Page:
Humanities

HUMANITIES

During Year 10 students undertake a variety of disciplines and tasks to fully develop their skills and capabilities. This prepares them for undertaking any of the humanities subjects in Year 11. The emphasis during the first term will be the National History Curriculum, which all students will undertake. The history module covers the road to the Second World War as well as Australia’s involvement in the war in the Pacific.  This will include interesting topics such as Kokoda, the dropping of the Atomic bomb and the Holocaust.  The second unit covered in History is the Civil Rights movement where we examine the fight for these rights in both the USA and Australia.

During the second semester students will be given the option of selecting one of the following topics: Economics, Geography, Politics and Law or Humanities

Economics

Economics explores the ways individuals; families, the community, businesses and governments make decisions in relation to the allocation of scarce resources. The aim of the Year 10 course is to provide students with an introduction to Year 11 ATAR Economics and enable them to understand the process of economic decision-making.

Unit 1:  To Buy or Not To Buy – The World of Markets

From school canteens and second-hand stores to supermarkets and the Australian Stock Exchange, markets bring together people who want to sell goods and services with others who want to buy them. In fact, markets are all over the place! It is the system we use to determine the production and distribution of goods and services.

In this unit we will explore:

  • the way markets are used to manage the economic problem
  • different types of economic systems used around the world
  • enterprising behaviours and capabilities to contribute to the development and prosperity of the economy
  • real-life behaviours in markets as producers of original products for MARKET DAY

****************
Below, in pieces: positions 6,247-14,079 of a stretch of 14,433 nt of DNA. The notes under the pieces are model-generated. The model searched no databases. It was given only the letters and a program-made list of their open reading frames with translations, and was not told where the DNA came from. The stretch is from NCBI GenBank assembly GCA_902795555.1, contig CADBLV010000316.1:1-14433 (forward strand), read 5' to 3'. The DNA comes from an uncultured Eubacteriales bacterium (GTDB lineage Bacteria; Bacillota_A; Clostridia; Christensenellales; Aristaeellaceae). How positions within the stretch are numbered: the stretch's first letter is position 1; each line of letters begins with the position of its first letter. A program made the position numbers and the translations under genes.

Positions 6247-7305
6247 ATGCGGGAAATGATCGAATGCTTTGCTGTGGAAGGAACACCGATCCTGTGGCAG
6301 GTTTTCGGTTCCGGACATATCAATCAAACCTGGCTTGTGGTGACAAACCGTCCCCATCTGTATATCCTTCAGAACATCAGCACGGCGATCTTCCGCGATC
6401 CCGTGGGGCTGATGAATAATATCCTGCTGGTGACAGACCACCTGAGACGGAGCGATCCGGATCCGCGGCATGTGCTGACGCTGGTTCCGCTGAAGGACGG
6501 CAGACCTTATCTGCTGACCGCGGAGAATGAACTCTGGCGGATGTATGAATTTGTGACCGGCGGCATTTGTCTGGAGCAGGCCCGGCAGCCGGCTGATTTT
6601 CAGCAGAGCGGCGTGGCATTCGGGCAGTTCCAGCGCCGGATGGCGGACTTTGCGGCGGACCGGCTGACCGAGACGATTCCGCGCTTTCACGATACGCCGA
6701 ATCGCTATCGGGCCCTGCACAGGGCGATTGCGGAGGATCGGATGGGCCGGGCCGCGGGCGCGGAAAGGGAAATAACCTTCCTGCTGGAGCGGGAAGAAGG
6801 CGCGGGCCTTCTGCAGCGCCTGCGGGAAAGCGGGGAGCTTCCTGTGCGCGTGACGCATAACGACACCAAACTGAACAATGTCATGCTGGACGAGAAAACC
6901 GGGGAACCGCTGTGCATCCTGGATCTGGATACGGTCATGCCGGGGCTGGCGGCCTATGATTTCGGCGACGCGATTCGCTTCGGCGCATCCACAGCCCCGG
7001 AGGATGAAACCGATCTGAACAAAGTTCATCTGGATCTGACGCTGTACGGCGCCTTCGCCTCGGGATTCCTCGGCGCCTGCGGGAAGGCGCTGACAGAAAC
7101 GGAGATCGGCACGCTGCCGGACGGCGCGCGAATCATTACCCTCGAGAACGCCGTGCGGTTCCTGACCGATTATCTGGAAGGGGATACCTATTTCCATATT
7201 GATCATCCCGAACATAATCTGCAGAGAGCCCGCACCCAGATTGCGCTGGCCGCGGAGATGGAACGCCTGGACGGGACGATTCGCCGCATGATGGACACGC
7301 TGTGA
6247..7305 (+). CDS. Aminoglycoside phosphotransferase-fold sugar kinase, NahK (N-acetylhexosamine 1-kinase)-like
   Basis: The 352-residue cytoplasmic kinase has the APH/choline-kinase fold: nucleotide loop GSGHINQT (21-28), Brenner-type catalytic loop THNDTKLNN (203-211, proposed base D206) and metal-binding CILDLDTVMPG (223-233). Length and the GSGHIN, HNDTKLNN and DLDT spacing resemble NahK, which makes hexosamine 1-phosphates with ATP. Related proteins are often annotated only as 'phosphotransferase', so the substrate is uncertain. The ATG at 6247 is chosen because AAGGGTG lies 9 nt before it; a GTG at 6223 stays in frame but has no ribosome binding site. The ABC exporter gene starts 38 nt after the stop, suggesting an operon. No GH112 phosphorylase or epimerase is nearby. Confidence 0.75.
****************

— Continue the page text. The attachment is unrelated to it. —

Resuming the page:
Unit 2:  Economics and Society

Economics is not just an individual pursuit for wealth. Economic issues impact on people’s everyday life. It can help you understand how your own livelihood is connected to the larger economic world, and introduce you to the ongoing conversation – among economists, government officials, business leaders, and ordinary citizens – about how to make the world more fair, rich and prosperous for all

In this unit we will explore:

  • the issue of unemployment, including youth unemployment
  • economic growth and living standards
  • the role of the government in the economy
  • global inequality of wealth and living standards

Geography

Unit 1: An Unequal World

Mumbai is the most populated city in India with a population estimated at 19 million people.  Like many cities around the world today, there are huge differences between the ways people live compared with others.  The access they have to food and fresh water, the types of housing in which they live and levels of employment vary enormously.

In this unit we will explore:

  • An unequal world: exploring some of the reasons why enormous variations in wellbeing exists in different populations around the world.
  • Inequalities in wellbeing: how natural environments and human activities cause inequality.
  • How we can improve wellbeing and who is working to improve wellbeing.

Unit 2: Environments at Risk

The Earth supports 7 Billion people every day, supplying us with the water, air and food we need to survive. This is done through a multitude of systems- some tiny, others as large as the Earth itself.  Without these systems, life as we know it would not exist.  Despite this, many human activities are threatening these systems through climate change, species extinction, and land and water degradation.